Richard Thaler has challenged the way we think about the economy, and has helped revolutionize the field of economics
The winner of the Nobel Prize in economics this year, Richard Thaler of Chicago University is widely recognized as one of the chief protagonists of the behavioural economics revolution that has challenged some of the standard assumptions and theories of economic theory.
Along with the 2002 Nobel Prize winner in economics Daniel Kahneman, his co-author Amos Tversky (who would have likely shared the prize with Kahneman had he not died in 1996) and Jack Knetsch, Thaler has pioneered a new way of looking at economics by drawing on insights from psychology and psychological experiments.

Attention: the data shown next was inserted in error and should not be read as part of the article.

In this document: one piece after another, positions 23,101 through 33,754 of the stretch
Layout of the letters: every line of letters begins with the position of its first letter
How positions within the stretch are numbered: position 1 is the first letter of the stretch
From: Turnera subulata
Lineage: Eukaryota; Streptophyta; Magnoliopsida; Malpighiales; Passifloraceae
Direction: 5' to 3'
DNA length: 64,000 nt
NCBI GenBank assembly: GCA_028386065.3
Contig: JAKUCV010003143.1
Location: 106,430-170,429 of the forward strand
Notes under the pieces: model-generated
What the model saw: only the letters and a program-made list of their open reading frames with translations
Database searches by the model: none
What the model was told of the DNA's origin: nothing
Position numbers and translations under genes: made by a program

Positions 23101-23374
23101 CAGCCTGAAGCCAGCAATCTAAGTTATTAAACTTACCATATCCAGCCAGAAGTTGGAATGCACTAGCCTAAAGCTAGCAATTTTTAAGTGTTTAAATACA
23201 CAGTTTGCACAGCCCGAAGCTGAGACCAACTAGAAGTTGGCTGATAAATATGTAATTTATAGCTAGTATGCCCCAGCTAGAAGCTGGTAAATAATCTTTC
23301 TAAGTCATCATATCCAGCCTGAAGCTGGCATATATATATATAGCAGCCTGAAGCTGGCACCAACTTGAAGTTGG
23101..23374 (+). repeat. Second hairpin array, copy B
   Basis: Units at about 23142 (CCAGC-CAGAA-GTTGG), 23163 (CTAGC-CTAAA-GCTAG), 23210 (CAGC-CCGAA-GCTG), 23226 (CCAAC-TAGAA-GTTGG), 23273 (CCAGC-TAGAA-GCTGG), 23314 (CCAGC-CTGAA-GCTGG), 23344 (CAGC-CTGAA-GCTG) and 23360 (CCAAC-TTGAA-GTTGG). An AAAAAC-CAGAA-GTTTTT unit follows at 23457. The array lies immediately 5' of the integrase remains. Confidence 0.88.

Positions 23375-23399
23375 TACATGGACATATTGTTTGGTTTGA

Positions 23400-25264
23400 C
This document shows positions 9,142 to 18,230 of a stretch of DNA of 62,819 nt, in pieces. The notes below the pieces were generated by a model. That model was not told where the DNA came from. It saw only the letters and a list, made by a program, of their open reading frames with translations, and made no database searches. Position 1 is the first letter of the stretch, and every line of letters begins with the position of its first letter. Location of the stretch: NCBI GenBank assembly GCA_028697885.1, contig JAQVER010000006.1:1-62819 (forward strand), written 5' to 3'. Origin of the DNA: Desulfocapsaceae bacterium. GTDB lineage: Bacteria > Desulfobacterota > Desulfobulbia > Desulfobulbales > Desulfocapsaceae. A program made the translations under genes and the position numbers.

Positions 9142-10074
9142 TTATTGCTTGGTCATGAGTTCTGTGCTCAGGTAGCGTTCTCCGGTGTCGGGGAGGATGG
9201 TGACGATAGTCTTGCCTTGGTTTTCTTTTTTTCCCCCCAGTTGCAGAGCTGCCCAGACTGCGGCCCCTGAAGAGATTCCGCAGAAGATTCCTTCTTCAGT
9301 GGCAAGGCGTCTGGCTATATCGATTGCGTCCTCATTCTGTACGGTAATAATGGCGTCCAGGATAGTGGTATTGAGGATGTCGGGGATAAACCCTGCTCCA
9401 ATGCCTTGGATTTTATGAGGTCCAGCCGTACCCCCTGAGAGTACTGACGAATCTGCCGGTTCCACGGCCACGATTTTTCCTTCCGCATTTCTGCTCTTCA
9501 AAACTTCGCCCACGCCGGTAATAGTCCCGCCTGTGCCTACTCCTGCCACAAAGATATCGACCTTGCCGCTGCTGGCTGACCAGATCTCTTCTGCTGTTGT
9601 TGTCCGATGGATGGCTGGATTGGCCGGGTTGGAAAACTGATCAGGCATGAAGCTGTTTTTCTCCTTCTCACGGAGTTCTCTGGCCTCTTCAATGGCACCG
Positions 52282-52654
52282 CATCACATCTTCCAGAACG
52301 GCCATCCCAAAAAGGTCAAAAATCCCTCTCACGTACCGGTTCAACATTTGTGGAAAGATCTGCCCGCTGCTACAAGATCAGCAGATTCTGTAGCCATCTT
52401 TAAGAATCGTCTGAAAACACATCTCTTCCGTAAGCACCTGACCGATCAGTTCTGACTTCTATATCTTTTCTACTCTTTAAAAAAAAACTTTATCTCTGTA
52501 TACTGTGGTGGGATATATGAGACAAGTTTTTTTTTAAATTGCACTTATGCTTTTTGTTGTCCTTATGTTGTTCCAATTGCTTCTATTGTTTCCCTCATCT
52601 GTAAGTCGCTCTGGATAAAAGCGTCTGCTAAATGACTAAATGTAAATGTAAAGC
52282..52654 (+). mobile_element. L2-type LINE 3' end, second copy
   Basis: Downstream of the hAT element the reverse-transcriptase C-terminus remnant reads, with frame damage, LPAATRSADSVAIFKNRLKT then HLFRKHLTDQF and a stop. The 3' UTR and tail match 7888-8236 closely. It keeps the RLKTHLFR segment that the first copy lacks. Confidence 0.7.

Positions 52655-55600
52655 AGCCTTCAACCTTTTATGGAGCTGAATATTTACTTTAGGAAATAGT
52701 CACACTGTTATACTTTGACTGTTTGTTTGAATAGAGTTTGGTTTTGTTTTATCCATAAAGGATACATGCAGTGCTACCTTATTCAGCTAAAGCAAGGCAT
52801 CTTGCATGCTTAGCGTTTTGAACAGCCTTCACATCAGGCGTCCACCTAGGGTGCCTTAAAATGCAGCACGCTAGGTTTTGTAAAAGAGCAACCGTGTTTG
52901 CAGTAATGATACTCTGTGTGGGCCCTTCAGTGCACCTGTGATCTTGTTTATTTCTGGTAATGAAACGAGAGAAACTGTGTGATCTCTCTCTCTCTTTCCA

Unlike several other geniuses in the field who have gone on to win the ultimate recognition in the profession, Thaler had a rather tame beginning to his academic life. His doctoral thesis was on evaluating the monetary value of a human life—which is often used by regulators to measure the benefits of interventions that prevent deaths, say on highways or from air pollution. Based on his thesis, Thaler published in 1976, a fairly influential research paper on the theory and techniques of valuing a life statistically.